The Art of Biography Writing with Claire Tomalin at Sydney Writers’ Festival

Claire Tomalin, Britain’s pre-eminent literary biographer, has authored books on Charles Dickens, Thomas Hardy, Samuel Pepys and Jane Austen, among others. At the Sydney Writers’ Festival, Tomalin discussed research, her subjects, and the value of working with Caroline Baum, current Directorial Editor of Booktopia.

Tomalin’s work as a biographer didn’t begin until she was in her forties, she said, when she discovered the letters of Mary Wollstonecraft while on maternity leave from the New Statesman, where she was deputy literary editor. Prior to literary journalism, she had previously worked in publishing, and when she studied at Cambridge she had even fancied herself a poet, a career that promptly ended with Sylvia Plath’s arrival there.

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Claire Tomalin, critically acclaimed biographer. Image Credit: Angus Muir for The Arts Desk.

After penning a one-page piece on Wollstonecraft for the New Statesman, publishers and literary agents urged Tomalin to write a book about, which was when Tomalin discovered the art of biography as her true calling. She has since spent the last four decades of her life (Tomalin is a sprightly 81) visiting writers’ houses in Switzerland and France, and delving into the Royal Archives at Windsor in order to ‘sink down into the mud’ and immerse herself in the lives of her subjects, who she describes as being as close as family.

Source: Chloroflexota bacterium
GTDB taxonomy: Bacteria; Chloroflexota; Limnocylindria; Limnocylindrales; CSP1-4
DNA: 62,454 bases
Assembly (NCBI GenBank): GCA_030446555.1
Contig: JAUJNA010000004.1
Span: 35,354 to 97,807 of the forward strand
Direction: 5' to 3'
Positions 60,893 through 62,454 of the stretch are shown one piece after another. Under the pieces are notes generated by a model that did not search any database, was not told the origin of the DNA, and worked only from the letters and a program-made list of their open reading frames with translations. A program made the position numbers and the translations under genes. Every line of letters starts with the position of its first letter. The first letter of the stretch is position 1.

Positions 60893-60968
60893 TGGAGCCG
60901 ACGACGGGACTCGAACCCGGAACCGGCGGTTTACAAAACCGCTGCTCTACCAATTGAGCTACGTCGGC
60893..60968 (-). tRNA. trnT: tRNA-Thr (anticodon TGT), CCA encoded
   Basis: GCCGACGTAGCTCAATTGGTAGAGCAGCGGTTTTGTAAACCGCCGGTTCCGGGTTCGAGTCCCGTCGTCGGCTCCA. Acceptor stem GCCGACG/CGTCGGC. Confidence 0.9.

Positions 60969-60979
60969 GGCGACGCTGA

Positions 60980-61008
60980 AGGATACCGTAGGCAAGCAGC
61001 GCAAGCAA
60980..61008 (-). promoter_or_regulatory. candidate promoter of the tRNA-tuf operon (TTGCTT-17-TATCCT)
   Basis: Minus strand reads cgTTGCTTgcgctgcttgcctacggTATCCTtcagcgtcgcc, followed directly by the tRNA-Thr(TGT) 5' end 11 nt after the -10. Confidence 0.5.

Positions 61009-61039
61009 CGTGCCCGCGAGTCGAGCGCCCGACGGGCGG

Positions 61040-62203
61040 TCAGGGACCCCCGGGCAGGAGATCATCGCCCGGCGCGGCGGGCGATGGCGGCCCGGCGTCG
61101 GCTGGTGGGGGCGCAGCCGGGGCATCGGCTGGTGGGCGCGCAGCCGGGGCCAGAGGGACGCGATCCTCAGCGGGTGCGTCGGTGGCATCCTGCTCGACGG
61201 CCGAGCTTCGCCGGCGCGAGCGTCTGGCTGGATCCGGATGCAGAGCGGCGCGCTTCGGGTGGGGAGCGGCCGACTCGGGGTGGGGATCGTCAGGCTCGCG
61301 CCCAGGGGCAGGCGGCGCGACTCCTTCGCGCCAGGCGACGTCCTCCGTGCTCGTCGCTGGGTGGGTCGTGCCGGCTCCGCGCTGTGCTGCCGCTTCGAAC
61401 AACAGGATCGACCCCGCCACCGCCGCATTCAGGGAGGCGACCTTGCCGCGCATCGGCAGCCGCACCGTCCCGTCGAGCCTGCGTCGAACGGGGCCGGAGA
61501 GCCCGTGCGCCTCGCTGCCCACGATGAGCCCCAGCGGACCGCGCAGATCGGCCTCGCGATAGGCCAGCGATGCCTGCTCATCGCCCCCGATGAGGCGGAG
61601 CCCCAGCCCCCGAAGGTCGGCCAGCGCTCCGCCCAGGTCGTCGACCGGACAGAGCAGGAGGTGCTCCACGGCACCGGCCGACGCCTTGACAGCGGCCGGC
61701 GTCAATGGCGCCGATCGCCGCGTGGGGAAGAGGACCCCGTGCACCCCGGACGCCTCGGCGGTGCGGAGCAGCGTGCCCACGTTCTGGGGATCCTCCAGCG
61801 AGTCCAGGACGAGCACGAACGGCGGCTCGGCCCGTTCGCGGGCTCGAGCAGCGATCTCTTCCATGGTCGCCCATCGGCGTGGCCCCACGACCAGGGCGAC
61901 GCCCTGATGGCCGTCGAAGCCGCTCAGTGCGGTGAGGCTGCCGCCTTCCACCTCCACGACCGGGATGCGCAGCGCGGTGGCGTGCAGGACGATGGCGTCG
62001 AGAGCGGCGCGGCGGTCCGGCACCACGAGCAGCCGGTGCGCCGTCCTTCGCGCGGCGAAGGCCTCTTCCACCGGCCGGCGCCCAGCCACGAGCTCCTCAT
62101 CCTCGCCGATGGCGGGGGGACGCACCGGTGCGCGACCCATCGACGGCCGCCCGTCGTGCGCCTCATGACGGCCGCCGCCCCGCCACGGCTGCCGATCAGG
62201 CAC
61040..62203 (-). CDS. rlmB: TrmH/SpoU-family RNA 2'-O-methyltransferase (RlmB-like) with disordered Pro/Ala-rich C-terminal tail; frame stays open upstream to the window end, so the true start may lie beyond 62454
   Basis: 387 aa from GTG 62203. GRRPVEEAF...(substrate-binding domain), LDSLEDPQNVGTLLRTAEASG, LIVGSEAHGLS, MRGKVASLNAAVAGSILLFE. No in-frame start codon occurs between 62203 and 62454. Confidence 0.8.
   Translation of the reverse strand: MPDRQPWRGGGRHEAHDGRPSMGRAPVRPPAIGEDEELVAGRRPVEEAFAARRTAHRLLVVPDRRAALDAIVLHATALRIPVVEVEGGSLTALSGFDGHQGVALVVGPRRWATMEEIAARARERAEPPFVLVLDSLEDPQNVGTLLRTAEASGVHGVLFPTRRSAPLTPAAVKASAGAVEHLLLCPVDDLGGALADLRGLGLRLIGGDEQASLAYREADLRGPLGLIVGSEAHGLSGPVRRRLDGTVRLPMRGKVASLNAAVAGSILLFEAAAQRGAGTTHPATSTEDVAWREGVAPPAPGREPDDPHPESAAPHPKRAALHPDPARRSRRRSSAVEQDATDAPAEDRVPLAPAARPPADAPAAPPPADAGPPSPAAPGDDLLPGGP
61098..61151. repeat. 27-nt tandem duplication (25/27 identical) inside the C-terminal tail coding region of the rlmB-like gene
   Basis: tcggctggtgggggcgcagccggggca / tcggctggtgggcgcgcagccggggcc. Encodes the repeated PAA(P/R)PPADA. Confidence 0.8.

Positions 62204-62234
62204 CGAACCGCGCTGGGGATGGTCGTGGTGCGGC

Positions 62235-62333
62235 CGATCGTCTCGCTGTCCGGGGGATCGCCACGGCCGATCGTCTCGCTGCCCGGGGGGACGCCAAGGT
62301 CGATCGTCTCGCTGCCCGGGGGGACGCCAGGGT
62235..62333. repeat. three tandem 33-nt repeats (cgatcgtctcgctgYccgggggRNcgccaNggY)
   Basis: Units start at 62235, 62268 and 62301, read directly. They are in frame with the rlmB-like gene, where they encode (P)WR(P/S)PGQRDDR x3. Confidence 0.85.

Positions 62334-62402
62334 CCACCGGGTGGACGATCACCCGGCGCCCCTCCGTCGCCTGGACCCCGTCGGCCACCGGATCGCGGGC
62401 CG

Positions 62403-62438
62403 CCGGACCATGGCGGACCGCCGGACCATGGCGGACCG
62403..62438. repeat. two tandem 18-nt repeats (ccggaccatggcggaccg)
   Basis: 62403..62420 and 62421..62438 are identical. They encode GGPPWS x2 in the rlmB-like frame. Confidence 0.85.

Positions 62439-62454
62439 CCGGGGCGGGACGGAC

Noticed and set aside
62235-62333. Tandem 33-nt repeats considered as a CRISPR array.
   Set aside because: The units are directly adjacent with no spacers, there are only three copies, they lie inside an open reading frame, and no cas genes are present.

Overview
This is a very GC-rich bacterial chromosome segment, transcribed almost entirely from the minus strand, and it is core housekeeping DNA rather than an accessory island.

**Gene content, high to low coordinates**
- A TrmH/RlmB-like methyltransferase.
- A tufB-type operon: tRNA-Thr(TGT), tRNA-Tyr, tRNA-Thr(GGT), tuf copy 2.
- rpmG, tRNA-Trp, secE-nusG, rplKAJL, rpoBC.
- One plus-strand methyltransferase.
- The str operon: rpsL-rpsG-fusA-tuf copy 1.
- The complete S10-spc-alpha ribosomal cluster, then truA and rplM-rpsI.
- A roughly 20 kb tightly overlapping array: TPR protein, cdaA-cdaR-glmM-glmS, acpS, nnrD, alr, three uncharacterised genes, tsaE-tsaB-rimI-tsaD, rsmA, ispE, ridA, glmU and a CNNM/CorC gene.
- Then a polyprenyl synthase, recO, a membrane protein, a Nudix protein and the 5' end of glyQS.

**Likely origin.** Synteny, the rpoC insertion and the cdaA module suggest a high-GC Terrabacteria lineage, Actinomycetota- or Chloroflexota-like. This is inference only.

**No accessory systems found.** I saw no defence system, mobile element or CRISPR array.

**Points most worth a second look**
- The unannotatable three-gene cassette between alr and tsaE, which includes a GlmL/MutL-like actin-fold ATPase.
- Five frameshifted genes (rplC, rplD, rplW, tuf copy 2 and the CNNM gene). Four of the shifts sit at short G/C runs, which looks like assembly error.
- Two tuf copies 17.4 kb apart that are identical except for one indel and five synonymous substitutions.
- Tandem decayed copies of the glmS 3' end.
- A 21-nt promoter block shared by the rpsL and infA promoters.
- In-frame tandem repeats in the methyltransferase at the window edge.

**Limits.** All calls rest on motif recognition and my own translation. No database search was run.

All her subjects have taught her ‘lessons about how to live’, Tomalin said, reflecting the theme of the festival. Austen for example, demonstrated that an ordinary girl could taken on the aristocratic classes and land-owning gentry; Dickens, Tomalin said, was an advocate for the ‘little people’ — for the disabled and marginalised; and Dorothea Jordan, mistress and companion of William IV, showed incredible dignity under pressure. Above all, Tomalin said that her subjects have taught her about the value of work: that one can come from a very poor background and through work live a valuable and interesting life. Austen, Dickens and Hardy worked until the very end.

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When asked about work ethic, Tomalin advised: ‘You have to be determined — you have to search with determination.'

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Writer’s Edit would like to thank Sydney Writers’ Festival for the array of wonderful events hosted, and for providing us with access to them. Looking forward to next year’s already!

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